In January, the national panel of referees are require to pass the Yo-Yo intermittent recovery test if they want to officiate in the Allianz Leagues.

The Yo-Yo test is a measure of endurance capacity that consists of a series of intermittent shuttle runs, 20 metres forward and 20 metres back, with a ten second break in between.

The time you have to complete the run gets progressively shorter as the levels increase and the current pass-mark is 16.8 for the Allianz Leagues and 17.4 for the championship.

The average score for referees is much higher, around 17.4 prior to the league and 18.1 prior to the championship, while one inter-county hurling referee has hit 20.2, which is a remarkably good score for what’s a real lung-shredder of a test.

Throughout the season referees will come together for regular training fitness sessions in the GAA’s National Games Development Centre in Abbotstown.

These are followed by a debrief where referees review recent matches and their decisions are analysed and critiqued.

During the season referees will also have blood samples taken before, at half-time, and after some matches so their lactic acid can be measured.

Lactic acid in the blood is a good indicator of the intensity of effort being put in by referees during a game and a high level can impede a referee’s ability to perform repeated sprints throughout the game.

During the season referees will also visit the high-performance lab in DCU’s School of Health and Human Performance where they have an ECG to check their heart and undergo a VO2 max test which is regarded as the gold-standard measure of cardiorespiratory fitness. Every referee on the inter-county panel has scored in the top five per cent for their age-group.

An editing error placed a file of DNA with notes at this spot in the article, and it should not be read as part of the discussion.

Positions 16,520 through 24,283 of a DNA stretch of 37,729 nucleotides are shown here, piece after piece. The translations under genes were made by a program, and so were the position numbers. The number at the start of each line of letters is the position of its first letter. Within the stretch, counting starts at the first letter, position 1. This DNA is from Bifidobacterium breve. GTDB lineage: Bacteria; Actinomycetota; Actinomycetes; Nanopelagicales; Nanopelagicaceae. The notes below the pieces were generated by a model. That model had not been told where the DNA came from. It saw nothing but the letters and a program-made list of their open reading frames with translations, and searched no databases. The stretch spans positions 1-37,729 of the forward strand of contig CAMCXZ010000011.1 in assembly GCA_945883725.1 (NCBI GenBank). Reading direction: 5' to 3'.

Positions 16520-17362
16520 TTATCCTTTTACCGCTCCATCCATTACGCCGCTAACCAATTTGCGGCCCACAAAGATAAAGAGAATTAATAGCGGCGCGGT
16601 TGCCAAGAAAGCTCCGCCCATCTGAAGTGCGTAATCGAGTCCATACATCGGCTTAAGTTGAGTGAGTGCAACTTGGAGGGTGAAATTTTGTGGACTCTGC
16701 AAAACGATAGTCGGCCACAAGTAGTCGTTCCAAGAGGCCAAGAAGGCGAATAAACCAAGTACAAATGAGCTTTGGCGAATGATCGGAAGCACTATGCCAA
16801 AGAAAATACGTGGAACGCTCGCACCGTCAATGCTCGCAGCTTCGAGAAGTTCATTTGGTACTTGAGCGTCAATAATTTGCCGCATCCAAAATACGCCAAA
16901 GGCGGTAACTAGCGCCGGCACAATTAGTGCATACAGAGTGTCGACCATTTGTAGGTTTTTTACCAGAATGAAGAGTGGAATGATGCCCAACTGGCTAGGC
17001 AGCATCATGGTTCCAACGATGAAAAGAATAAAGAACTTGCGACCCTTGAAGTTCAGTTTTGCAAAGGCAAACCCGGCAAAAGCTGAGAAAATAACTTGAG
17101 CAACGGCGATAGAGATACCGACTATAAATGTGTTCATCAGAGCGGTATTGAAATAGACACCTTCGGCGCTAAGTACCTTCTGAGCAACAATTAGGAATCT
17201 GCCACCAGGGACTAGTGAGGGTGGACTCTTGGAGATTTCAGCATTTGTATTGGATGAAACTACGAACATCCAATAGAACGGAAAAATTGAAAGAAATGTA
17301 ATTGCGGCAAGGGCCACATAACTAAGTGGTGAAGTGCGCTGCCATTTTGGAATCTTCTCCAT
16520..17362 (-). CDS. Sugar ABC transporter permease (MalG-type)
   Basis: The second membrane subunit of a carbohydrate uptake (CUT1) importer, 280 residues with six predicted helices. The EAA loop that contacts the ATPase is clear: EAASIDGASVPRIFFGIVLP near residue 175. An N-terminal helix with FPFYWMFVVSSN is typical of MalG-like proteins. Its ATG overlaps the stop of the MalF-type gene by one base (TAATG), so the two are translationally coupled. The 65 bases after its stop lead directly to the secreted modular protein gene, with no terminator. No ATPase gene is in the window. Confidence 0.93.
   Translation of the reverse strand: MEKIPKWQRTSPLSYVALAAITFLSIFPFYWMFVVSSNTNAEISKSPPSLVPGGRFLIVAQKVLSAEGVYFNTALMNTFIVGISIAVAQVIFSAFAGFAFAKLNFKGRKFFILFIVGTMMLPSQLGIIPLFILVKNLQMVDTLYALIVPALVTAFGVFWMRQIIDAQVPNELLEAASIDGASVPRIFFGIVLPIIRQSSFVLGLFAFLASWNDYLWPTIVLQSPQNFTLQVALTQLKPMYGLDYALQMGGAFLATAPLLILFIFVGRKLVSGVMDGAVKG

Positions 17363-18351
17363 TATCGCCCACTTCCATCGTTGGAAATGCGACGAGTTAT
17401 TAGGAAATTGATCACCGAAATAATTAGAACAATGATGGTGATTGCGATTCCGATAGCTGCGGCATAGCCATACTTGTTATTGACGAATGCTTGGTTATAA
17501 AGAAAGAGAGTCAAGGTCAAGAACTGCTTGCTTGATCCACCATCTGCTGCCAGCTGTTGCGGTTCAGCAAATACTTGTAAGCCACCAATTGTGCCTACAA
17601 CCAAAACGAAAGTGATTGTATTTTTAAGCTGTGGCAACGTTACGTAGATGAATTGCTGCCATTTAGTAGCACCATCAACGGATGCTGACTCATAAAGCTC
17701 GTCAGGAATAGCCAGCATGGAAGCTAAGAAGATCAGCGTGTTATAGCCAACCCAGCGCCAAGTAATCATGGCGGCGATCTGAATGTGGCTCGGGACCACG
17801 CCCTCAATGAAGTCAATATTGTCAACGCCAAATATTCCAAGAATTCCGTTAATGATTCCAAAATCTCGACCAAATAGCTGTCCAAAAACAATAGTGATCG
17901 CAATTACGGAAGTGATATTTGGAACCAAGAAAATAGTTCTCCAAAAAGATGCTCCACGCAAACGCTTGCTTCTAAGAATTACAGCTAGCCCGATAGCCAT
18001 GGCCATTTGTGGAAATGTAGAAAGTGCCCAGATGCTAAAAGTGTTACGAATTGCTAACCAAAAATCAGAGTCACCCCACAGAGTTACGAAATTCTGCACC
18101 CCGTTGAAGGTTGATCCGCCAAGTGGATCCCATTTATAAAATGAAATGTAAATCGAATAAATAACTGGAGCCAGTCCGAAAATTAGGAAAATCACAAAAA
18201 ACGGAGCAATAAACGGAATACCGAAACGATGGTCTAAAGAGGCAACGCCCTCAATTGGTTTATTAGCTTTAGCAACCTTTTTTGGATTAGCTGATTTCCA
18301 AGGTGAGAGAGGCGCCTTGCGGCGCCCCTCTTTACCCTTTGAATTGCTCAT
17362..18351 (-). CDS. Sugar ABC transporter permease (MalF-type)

Clearly it takes a lot of dedication to be an inter-county referee in much the same way it does to be an inter-county player, and Brady has huge respect for their dedication to self-improvement.

“They’ve been very, very supportive of everything we’ve wanted to do,” he says.

“The buy in from them is central to everything that we do and they’ve been nothing but supportive. They’ve tried their utmost to embrace all of the changes that we’ve come with.

“The one thing that has changed with a more condensed calendar is we now meet up more frequently. We have more group sessions, which happen once a month, for both the hurling and football panels.

“We’ll have a training session and afterwards as a group they will go through some of the refereeing decisions, anything contentious that’s come up, or anything that needs to be addressed going forward.

“What’s important for us is that just because the standard is met in January of 16.8 that that standard doesn’t then begin to slip throughout the campaign.

“We’re going to have a lot more games coming into the championship and we’ll need a lot more referees.

“Those collective sessions that we have more frequently now allow us to make sure that everybody is doing okay first and foremost, and that everybody is able to maintain their standards and maintain their fitness levels as we go on.

“They’re a great bunch, they really are, and they put in a lot of hard work. We can give them all the support, the best presentations, the best plans but they are ultimately the ones that have to go out on the cold winter nights in December and January and do the training.

“And, in fairness to them, they maintain an excellent standard and should be commended massively for what they do.”

Dr Aidan Brady’s research articles on the fitness levels required to officiate at the highest levels can be found here: